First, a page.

How Happy Employees Make Your Practice More Profitable
Staffing resources from CEDR HR Solutions.
The Dental Assisting National Board reports that between 75% and 82% of dental assistants have “high or very high” job satisfaction ratings. And U.S. News & World Report’s list of the 100 Best Jobs in 2020 ranks dentist as the No. 2 job, orthodontist as No. 4, oral and maxillofacial surgeon as No. 9, and dental hygienist as No. 24.
Still, scores of dentists call the HR experts in CEDR’s Solution Center every week to discuss issues such as low employee morale, high turnover, and difficulty hiring qualified candidates. How can this disparity between job satisfaction reports and individual experience be reconciled? The answer comes down to practice management.
In his Editor’s Letter in the April 2015 edition of Dentaltown, Howard Farran, DDS, notes, “In most dental practices, the average staff member has been there three years, but… every dentist I know who’s making $250,000 to $300,000 a year has staff members who have been there 10 years or more.” And he is not the only one who’s noticed this correlation between retention and profitability.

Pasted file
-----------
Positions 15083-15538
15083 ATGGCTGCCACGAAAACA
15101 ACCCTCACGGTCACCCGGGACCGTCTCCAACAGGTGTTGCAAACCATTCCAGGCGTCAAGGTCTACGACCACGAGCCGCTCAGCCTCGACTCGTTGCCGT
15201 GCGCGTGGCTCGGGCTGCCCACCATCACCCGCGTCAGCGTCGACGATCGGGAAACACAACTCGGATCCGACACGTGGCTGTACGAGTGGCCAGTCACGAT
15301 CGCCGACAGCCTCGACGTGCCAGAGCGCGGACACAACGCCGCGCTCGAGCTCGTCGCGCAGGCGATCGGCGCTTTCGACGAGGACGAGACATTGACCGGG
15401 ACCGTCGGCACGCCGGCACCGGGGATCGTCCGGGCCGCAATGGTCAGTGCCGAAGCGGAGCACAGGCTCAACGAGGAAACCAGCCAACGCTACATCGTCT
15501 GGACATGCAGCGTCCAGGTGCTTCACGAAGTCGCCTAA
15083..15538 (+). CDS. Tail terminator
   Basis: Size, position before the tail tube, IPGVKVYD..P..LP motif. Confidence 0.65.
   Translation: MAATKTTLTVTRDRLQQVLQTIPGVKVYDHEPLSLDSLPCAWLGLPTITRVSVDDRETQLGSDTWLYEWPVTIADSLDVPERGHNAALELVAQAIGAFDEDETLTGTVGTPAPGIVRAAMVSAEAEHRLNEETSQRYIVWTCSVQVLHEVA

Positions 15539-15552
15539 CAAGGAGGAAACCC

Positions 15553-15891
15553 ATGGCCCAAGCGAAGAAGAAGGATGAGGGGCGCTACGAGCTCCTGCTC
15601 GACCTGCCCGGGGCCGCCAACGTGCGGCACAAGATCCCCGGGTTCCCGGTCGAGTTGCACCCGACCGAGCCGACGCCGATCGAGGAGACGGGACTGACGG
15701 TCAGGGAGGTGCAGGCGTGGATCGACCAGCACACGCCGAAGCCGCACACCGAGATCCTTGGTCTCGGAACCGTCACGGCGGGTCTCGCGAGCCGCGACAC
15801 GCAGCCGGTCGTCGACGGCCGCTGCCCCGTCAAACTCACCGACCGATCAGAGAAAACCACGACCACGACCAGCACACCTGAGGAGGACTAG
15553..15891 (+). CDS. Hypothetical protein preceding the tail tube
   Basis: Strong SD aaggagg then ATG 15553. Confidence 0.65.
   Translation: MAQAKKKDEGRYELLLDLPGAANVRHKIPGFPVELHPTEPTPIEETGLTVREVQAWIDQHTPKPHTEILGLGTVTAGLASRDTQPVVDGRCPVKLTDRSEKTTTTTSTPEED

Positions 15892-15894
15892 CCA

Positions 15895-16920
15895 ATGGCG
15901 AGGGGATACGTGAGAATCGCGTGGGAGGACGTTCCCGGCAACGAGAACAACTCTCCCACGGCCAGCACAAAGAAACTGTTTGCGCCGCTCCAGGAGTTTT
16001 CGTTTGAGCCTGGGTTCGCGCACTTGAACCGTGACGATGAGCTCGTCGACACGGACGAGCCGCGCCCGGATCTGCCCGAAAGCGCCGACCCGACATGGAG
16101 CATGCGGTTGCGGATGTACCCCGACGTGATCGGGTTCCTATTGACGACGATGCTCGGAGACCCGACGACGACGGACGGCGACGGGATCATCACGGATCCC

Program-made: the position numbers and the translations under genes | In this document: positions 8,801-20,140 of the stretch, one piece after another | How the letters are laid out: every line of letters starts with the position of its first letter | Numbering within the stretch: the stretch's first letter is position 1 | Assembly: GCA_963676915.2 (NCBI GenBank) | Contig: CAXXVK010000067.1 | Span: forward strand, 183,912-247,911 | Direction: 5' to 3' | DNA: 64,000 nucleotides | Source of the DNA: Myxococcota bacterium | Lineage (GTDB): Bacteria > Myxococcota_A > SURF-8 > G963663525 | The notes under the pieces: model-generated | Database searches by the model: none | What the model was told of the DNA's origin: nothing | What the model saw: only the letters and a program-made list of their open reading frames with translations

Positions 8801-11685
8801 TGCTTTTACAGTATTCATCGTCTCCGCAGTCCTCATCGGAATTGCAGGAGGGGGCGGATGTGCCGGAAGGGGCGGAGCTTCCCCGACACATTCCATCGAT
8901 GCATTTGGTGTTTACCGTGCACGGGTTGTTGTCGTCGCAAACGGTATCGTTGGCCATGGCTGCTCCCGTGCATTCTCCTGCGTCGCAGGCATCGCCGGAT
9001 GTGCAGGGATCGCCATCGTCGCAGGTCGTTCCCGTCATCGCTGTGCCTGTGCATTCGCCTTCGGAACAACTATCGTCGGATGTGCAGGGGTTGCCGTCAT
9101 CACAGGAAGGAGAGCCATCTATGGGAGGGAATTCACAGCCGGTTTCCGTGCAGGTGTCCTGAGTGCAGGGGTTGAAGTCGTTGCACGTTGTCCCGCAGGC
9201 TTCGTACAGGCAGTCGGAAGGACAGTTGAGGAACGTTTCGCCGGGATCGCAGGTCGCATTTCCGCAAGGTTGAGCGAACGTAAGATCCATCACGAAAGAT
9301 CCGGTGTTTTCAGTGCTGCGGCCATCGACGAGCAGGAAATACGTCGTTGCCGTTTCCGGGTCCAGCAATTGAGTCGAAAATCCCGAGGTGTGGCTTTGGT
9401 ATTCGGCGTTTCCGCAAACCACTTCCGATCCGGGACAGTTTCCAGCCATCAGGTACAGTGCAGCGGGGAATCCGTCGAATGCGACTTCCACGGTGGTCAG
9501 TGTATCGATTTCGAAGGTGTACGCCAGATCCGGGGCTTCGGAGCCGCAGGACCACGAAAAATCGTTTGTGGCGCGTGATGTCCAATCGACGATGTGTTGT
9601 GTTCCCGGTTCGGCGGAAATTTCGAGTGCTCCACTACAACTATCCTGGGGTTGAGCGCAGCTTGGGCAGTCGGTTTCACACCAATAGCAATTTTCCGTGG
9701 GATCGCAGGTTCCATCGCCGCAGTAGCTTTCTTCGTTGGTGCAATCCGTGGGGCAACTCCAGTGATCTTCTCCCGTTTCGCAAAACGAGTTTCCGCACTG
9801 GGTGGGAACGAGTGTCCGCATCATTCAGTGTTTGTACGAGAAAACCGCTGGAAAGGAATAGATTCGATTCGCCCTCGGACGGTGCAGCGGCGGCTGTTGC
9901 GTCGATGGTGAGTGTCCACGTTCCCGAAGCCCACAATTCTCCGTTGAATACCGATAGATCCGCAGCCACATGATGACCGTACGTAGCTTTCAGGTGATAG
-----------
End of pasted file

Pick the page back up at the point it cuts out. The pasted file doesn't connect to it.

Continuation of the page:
What is the connecting thread between low turnover and high profits? As it turns out, the relationship is causational: Happy employees actually build stronger businesses.
As recounted in our new Manager’s Playbook: Your Company Culture as a Management Tool, data has shown time and again that happy employees are more productive than unhappy employees; as a result, the companies they work for make more money.
A 2019 study by the University of Iowa found that it is not company success that drives employee happiness. Rather, it’s actually employee happiness that drives a company’s success. So, how do you support your employees’ happiness? While most business owners likely think dollar signs when asked this question, the truth is much more interesting — and affordable.
A 2013 survey of 1200 U.S. employees found that 83% valued recognition for their contributions more than rewards or gifts. And, according to the Society for Human Resource Management, the biggest impact on employee happiness relates to organizational and managerial structure — not finances.
What does this mean for you? If morale is low and turnover is high, there’s a good chance your practice is paying a hidden cost. Fortunately, CEDR’s HR experts have strategies for dealing with those kinds of issues. Having HR experts on your side can provide the boost to take your practice from barely getting by to thriving, which is why 2000 of your peers and colleagues trust CEDR with their HR needs.
My team and I are focused on helping practices solve this problem, and we talk about one of the easiest and most impactful ways to do so in our Manager’s Playbook. Get in touch if you’re interested. We’ll be happy to send you a free copy.
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From Decisions in Dentistry. April 2020;6(4):14.